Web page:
COME BACK, STRIPERS: What in bloody hell can be done to bring the bass back to LBI's shoreline? One can only get outrageous. I’ll do so by suggesting a stocking of seed surf clams within 200 yards of the beach. They'll take hold, I guarantee. 

While we’re in the stocking theme – and into never-going-to-happens – why not release tons and tons of feisty lady crabs. In a few reproductive years, we could return to crab times when these bottom cleaner-uppers were so thick near in that I could watch (while snorkeling) as bass bodily whipped up the bottom sand and gobbled up uncovered lady crabs by the stomachful. Crabs remain the number one diet item for bass of virtually any age.

Image result for striped bass eating lady crabs

Then, there’s the surest piss-‘em-off suggestion of all: Let bunker boats hit the nearshore menhaden stocks. Oh, don’t get your panties in a bunch, boat bassers. That not only won’t happen but there could be even stricter regulation regarding bunker fishing in the EEZ. By my reckoning, more EEZ bunker could sound the death knell for surfcasting stripers from our beaches -- that’s how sure I am that too many bunker balls – easy eats -- are the biggest wrecking ball for surfside bassing.

Alarmingly, my nonsensical notion of a Spiney Dogfish Derby might be in order. Come to think of it, I’d be back in the grand prize running again. And I could take any unwanted weigh-ins for my sharkskin wallet line.

Image result for world record spiny dogfish

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11/24/19 UPDATED 4:49 AM Been an interesting 2 days to say the least. I think we can call this, for whatever it may be nowadays, the Fall Run. Our Fall runs right now consist of many short bass with the occassional 30+ incher thrown in. They are fun, fat, and hard hitting.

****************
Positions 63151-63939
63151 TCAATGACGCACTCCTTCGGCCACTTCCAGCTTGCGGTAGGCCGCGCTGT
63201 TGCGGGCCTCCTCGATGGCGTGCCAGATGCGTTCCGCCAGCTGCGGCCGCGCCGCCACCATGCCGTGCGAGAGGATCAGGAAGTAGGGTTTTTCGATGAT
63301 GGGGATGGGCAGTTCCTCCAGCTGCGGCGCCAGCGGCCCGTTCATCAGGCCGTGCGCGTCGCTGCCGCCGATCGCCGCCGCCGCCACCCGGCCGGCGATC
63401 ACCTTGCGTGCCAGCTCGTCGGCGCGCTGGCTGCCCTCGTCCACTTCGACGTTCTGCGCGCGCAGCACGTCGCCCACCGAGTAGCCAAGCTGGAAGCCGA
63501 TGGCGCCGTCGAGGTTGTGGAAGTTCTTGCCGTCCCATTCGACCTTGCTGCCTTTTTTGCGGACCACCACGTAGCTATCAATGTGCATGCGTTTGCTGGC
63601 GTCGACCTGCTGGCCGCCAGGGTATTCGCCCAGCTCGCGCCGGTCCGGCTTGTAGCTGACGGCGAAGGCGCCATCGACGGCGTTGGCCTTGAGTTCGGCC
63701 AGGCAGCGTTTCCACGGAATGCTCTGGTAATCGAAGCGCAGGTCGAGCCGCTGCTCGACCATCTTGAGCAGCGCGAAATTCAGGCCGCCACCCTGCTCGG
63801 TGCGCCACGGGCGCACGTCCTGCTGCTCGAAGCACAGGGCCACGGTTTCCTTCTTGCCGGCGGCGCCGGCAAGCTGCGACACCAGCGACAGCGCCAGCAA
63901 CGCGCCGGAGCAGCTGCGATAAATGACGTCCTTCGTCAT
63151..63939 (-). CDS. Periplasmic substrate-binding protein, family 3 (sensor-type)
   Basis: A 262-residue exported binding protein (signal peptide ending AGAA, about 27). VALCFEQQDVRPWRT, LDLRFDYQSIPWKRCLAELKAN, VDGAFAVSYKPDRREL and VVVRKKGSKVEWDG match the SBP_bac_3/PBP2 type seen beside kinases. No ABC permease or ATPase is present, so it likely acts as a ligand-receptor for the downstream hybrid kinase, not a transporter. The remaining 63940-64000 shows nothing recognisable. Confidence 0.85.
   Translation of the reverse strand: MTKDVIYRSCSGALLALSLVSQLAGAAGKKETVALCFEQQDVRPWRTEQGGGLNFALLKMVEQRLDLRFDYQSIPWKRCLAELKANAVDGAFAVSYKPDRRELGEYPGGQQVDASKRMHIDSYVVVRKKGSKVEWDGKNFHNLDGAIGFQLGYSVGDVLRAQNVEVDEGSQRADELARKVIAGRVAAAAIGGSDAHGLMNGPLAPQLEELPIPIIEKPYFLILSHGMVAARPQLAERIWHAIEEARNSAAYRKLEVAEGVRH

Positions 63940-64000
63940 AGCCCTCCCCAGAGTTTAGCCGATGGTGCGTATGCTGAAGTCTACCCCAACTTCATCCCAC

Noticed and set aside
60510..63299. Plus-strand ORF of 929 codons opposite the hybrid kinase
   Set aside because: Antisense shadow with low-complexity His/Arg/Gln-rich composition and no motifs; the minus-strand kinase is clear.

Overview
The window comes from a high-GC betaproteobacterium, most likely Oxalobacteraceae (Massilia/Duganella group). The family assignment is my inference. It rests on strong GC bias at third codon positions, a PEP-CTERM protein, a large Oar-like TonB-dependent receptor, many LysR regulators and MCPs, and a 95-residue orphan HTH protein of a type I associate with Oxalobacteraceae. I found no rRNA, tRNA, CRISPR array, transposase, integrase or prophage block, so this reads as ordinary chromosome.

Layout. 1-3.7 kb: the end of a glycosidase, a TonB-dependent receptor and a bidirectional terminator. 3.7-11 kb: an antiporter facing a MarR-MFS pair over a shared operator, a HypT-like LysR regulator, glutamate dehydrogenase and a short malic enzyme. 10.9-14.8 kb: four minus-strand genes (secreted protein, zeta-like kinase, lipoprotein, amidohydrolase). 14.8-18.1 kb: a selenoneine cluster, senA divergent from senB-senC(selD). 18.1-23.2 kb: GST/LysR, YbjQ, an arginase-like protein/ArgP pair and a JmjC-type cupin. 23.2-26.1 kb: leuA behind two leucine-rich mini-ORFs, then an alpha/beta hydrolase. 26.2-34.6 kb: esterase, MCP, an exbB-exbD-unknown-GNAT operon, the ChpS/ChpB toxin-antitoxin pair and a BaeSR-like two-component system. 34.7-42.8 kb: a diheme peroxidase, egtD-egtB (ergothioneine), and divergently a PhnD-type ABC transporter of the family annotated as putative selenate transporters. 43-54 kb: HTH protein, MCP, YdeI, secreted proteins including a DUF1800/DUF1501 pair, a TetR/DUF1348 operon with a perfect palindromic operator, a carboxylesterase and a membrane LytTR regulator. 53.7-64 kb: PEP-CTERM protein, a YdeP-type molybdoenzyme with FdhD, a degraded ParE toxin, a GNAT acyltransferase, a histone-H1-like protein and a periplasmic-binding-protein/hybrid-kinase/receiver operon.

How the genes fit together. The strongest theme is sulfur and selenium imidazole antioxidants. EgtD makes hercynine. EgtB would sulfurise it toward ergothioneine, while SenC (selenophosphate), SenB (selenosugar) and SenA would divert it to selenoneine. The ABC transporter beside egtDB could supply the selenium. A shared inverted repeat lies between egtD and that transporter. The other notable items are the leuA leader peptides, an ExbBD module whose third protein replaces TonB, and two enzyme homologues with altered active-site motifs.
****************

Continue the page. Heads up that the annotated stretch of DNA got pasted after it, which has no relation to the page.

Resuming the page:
Can we make it 3 really good days in a row??? More than likely, yes, with perfect wind, weather, and bass that are on sand eels and creeping slowly south, not hauling ass.

Steve George
“Teasers” ~iGotWorms~ In the Hous
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Nick Perello

Ran to the southern Canyons from Barnegat Light yesterday to do some daytiming. Very slow day. 2 bites and caught one small but legal swordfish. We were pretty sure we were the only boat to run offshore from NJ. Had a great time with Ian Anthony , Jarrett Hillman, and Will Jobes

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Jerry Postorino
Fish Monger II Sat 11/23 Capt Bill's Blackfish tournament- Despite having a great bote only our last trip we Headed out for looking for jumbos in anothe area. The crew we has knows very well how this goes. We managed the right amount of bites I expected at each spot just couldnt come up with the size we needed . Kurtis Berry had the big fish at 8.5lbs n rest were just couple dozen normal keepers up to 6.5 giving us a weight of over 30lbs - none the less this format and event was a fun time n something different. Big congrats to Dante Soriente and his crew for being tops and the big day they had and to Capt Bills and all the sponsors of this great event. Crew is already looking forward to doing it again next year! Thanks guys!
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What a fun day with the boys!! It’s great when a plan comes together and works. David Moores and myself have put 2 months of research and fishing all for today’s tourney. Over 32 pieces we have hit this year logging each one and leaving them alone if we found what we wanted. Well today game plan was to hit first piece one and 30 minutes into fishing George Cox broke the ice with a 13 lber and for spirts high quick. 15 min later I put back to back 13&12 lber on the 2 oz glow white leg jig. 30 min later Georgie came threw again with a fish around 10. Off to piece 2 which was secret spot well didn’t pan out today and was dead for some reason. Back to another piece and right away Mike Michael Kim puts his PB slob 16 lber on deck. After a few cheers back we fish. Dave Rooney added a fish around 10

Right before we left for scales. We knew we had a good batch but also knew the talent that was involved. 6 fish total of 61 lbs for first place. And largest Tog of the tourney. Team Nomoores Team Magictails would like to thank our sponsors Cortland Line, Van Staal reels , Ferguson supplies. Also thanks to Jigging world. Thanks Bill Cleary Frank Zappella for the event. Frank Wagenhoffer thanks for keeping us up and fishing nobody better!! Svetlana Soriente enjoy the 1500$ congrats to Nick England Rob Z Fish Shane Burke for 2nd place and Buddy’s over at BNR Jeff Crilly and Scott on there 3rd place!!! Time